Competition for jobs can be tough—thousands are looking for work. First impressions are therefore critical and that starts with your resume.
Did you know that the first 60 seconds will seal your fate? That’s how long a potential employer or recruiter will spend scanning your resume to see if it goes into the ‘unsuitable’ or ‘potential’ pile. You need to make these seconds work hard for you to get shortlisted. If you don’t WOW you won’t WIN.
Here are our top tips for writing a winning resume. They’re drawn from our Managing Director, Kate Prior’s best-selling book, Resume Success Secrets: How to write a resume that gets the job!, available through Amazon.
Tip #1—tailor your resume to the position
Always, always, always tailor your content to the position and selection criteria. Tailoring means you’ll include the most important and relevant information first. It also shows you care.
Tip #2—front cover and contact details
Make sure you incorporate important essentials on the cover, including your name, email address, mobile and alternative contact.
Include your citizenship (whether you’re an Australian citizen or permanent resident of the type of visa you hold).
Include if you have a Government Security Clearance and, if so, whether it is current. The same with a valid Police check.
Add a photo but make sure you are represented as if you were on your way to an interview, dressed in professional attire and well groomed. No selfies or happy snaps. Look straight into the camera and smile.
Tip #3—strong overview
Include 10 to 12 short and succinct dot points outlining your strengths.
Include hard skills, which are the specific skills you need to do the job such as your leadership skills, organisational skills, time management skills and strategic skills.
Include soft skills, which are your people skills such as your communications skills, interpersonal skills and your ability to think and reason and be a team player.
Tailor your skills to the role; match them against the job description and/or selection criteria.
Use strong, powerful, punchy words that draw attention.
Tip #4—list education and courses
List your degrees, academic qualifications and relevant courses.
List each in chronological order (most recent first).
Include the name of the educational institution or training organisation, the name of the degree or course (complete and accurate) and the year you completed it.
Only list what is relevant. If you have a Master’s Degree, for example, you don’t need to include that you once managed a coffee shop on your resume.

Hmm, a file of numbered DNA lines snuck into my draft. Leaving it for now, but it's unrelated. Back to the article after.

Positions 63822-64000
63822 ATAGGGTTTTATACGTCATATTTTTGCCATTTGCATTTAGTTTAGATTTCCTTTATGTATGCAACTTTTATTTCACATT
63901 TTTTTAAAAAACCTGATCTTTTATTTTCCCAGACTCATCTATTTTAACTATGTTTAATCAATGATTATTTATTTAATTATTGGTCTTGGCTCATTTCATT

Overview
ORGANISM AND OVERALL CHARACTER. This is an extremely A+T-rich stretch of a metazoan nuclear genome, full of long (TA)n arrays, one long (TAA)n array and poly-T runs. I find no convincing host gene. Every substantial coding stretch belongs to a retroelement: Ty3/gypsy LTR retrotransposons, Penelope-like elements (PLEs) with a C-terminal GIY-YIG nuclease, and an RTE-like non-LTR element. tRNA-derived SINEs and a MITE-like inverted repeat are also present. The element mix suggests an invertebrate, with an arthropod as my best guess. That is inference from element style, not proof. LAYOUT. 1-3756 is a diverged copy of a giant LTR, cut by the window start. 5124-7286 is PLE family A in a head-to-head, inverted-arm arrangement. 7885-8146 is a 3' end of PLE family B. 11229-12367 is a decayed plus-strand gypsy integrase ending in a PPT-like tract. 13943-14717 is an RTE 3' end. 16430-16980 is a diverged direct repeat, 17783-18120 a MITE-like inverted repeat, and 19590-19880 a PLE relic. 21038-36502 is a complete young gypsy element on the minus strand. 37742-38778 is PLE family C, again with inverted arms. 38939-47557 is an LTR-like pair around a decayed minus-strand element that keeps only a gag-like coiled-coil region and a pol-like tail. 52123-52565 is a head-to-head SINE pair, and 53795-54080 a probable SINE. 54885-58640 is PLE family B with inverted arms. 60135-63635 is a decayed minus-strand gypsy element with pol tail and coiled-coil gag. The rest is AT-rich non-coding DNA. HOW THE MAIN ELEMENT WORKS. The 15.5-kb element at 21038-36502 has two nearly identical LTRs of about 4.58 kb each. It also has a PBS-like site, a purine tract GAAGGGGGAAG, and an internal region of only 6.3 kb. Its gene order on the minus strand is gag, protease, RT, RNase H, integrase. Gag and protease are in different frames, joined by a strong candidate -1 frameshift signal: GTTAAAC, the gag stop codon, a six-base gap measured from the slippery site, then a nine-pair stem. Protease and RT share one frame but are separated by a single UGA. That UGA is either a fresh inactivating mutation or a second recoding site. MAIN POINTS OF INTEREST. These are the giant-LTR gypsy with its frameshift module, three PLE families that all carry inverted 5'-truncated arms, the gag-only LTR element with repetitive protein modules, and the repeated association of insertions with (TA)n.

Include organisations you’ve worked for with a short paragraph about what each does so the reader has context.
Include your job title and start and finish date.
List your duties and your responsibilities.
Always include one or two major achievements for each position, avoiding broad generalisations. So, for example, don’t just say ‘you succeeded in completing a task’. Illustrate how (for example, exceeding deadlines or targets, meeting budgets, exceeding a key performance indicator).
Tip #6—interests and hobbies
List your interests and hobbies to give your potential employer a better understanding of who you are. This information can be used as an ice breaker during interview.
Always list volunteer work to demonstrate that you give back to the community.
You have three options for listing referees:
State ‘Referees provided on request.’
List two suitable referees with their contact details (make sure they have agreed in advance to act as your reference).
List one suitable referee with their contact details and state ‘Additional referees provided on request.’
Tip #8—video introduction
This is optional but producing a short video (4o to 60 seconds maximum) to tell your prospective employer a bit about yourself, and including this as a link in your resume, can be invaluable.
You can use your phone or a video camera.
Tip #9—get the look
Use one of our free resume templates for your resume, to ensure you include the right content in the right order.
Our free resume template is designed to ensure your resume can easily be scanned, uses effective white space, uses sharp bullet points and is laid out well (no clutter).
Make sure each bullet point is not more than 1.5 lines in length and never covers more than one topic.
Keep your resume to five pages maximum. Anything longer is too long.
To help manage length, remember that you don’t have to put everything you’ve done in your resume. Recruiters and prospective employers are most interested in what your last two or three positions were, not what you did, say, a decade ago.